Hi. I’m Walking Bob and while I was taking photos of the Davis Disability Pride Parade a young man handed me a flyer and said I wouldn’t want to miss taking photos of a house moving. I thought back to all the times I’ve helped my three kids move from one house or apartment to another and was ready to just toss away the paper when I read about a project that would “reuse and retrofit two historic houses using top-notch green building technology.”
On Monday morning, August 2, I took the three-mile walk to the site where the two homes had already been lifted onto trailers ready to be hauled away. Mayor Don Saylor and Bob Pearl from the non-profit Solar Community Housing Association filled in some of the history and details of the project over coffee and pastries in the Central Park Garden and by about 8:00, the trucks and crew began pulling the first home out to the street.
I was surprised to see my friends Leo and Nancy Candelo out so early and learned that one of the homes had been built around 1930 by C.F. Dixon, the grandfather of Nancy Candelo. Nancy lived there when she was born and then moved back there in the 1960’s after her grandfather died and left the home to her mother. She met and married Leo while she lived in that home at 311 B Street. She was quick to point out that the shutters were green when she lived there, not the bright red they were now painted.
A good crowd, including reporters from Fox 40, KCRA, the Davis Enterprise and the Sacramento Bee, were there to chronicle the move and interview people along the route. The move itself was fascinating as an experienced and confident crew began scurrying in front, behind, and beneath the moving homes to get just the right angle to pull them around corners or to avoid the trees and various lines along B and Third Streets.
An arborist truck darted in and out, raising a man into the trees with a chainsaw to trim branches that just couldn’t be avoided. One house had a wider roof and one a taller one so a tree that let one though sometimes had to be trimmed to let the other house through. For about two hours the slow moving caravan rolled past Davis landmarks and a growing crowd that came out from area businesses or were caught by surprise when a house was rolling down the street they were trying to cross.
Police officers and the moving crew blocked streets as needed and the efficient crew picked up no-parking signs as they were no longer needed. A tow truck appeared a couple of times ready to tow away a car that hadn’t heeded the posted signs only to watch as a driver ran to his car and drove away just ahead of the rolling homes. Mark Chang and his mobile calliope attracted a joyful group of dancers as he played songs that included “Our house, in the middle of the street.”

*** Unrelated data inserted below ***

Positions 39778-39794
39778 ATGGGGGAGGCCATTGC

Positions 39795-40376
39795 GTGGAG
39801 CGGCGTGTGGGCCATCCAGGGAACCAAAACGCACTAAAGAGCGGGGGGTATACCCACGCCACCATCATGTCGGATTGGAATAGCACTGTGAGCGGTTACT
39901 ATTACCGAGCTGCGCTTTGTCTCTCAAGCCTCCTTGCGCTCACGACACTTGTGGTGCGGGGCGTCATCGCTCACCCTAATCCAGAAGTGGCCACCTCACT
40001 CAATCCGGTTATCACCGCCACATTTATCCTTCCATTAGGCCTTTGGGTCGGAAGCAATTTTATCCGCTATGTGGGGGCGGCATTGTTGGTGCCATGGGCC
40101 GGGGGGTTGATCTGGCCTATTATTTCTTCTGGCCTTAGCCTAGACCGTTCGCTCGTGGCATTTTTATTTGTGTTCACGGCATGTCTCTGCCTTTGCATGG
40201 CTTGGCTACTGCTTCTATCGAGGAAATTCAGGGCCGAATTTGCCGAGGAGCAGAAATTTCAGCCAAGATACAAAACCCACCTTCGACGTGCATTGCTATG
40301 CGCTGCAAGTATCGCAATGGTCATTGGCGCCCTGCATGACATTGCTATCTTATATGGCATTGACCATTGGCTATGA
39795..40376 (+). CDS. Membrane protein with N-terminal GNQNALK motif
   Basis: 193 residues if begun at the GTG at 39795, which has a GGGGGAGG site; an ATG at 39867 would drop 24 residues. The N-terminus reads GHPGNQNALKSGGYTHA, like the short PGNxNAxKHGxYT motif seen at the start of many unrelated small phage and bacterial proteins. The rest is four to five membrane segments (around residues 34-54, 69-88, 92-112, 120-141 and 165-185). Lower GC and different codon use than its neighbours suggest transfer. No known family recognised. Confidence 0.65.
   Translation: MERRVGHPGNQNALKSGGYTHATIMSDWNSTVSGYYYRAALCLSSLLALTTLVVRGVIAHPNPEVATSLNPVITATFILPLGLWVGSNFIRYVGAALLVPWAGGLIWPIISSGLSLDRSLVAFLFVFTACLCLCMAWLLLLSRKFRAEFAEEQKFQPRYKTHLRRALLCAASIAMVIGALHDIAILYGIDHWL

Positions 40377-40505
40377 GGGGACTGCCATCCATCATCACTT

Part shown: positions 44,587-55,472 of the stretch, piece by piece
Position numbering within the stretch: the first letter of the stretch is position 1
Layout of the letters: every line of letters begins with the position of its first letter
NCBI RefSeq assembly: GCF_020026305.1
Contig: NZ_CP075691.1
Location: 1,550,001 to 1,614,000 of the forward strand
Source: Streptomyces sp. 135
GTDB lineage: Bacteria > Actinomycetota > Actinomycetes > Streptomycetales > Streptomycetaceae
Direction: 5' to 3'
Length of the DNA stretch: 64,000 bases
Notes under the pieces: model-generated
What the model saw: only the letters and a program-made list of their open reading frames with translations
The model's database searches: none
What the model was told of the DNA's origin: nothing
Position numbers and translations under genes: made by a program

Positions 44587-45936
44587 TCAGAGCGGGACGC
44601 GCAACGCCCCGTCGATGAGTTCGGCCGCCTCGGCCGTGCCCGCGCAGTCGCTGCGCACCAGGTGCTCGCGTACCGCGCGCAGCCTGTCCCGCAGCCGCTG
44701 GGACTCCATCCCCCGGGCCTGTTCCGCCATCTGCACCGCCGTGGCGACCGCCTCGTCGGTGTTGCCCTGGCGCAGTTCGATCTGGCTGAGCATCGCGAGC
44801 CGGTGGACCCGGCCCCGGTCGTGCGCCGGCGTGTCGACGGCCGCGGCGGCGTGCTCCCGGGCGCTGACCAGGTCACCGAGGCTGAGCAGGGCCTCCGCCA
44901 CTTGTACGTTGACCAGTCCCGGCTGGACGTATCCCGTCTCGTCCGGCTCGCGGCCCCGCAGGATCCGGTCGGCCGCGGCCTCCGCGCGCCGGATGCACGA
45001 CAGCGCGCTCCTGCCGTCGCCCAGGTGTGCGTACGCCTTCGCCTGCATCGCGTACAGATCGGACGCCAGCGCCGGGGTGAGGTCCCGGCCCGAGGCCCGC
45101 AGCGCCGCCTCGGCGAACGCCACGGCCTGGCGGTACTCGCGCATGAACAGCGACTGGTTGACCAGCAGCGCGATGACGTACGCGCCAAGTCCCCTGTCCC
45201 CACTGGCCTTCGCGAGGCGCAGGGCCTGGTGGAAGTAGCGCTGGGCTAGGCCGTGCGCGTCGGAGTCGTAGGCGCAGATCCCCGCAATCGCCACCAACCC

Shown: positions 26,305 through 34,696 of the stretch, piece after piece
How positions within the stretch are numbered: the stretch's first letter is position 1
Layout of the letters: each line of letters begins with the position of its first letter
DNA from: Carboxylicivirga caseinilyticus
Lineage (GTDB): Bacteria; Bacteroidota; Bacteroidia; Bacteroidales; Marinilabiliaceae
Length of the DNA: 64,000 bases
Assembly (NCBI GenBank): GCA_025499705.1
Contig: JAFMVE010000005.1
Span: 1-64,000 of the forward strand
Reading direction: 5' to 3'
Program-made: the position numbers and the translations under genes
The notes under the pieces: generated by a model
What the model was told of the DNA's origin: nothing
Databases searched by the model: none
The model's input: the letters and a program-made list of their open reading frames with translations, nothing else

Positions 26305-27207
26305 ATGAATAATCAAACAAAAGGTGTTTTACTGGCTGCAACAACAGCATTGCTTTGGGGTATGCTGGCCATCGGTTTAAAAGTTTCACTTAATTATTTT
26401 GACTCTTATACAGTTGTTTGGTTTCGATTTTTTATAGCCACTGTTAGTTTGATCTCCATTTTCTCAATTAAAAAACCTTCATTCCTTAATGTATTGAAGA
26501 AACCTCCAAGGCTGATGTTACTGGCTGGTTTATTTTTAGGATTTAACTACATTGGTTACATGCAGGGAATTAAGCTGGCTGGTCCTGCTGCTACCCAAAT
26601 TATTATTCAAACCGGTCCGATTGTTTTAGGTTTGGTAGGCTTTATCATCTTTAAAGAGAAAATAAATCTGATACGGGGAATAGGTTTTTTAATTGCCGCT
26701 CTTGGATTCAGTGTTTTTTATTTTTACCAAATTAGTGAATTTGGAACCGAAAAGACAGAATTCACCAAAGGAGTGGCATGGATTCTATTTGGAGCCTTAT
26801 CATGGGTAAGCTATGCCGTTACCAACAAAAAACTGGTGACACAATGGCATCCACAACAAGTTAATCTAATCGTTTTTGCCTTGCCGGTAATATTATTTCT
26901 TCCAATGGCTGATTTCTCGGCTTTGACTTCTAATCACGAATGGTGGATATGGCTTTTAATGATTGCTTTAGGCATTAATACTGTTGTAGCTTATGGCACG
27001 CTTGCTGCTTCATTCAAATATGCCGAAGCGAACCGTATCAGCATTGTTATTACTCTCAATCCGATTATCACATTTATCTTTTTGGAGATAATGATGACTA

All went well until the caravan arrived at the train tracks where it took close to two hours and the combined efforts of Union Pacific and Pacific Gas and Electric crews to safely move the railroad cantilevers that hold the signal lights without touching the power lines. However, by early afternoon, the two homes had been planted on the ground of their new location at Third and J Streets.
Later in the week, the homes were lifted and turned to face out onto J Street as the process of refurbishment began. The day I stopped by the work crew was enjoying a break from the heat, sitting beneath the raised houses. Work hadn’t yet begun back at B Street where the Sherman Home Company that donated the homes and $93,000 to the project will build four townhomes.
This is only the beginning of the process and volunteer work crews will be needed to help finish off the conversion of the vintage homes to affordable housing for eight with solar panels, enhanced windows insulation, and various other green-build technologies. If you’re interested in helping at the first work days on August 21 and 22, call (530) 753-7657 or email email@example.com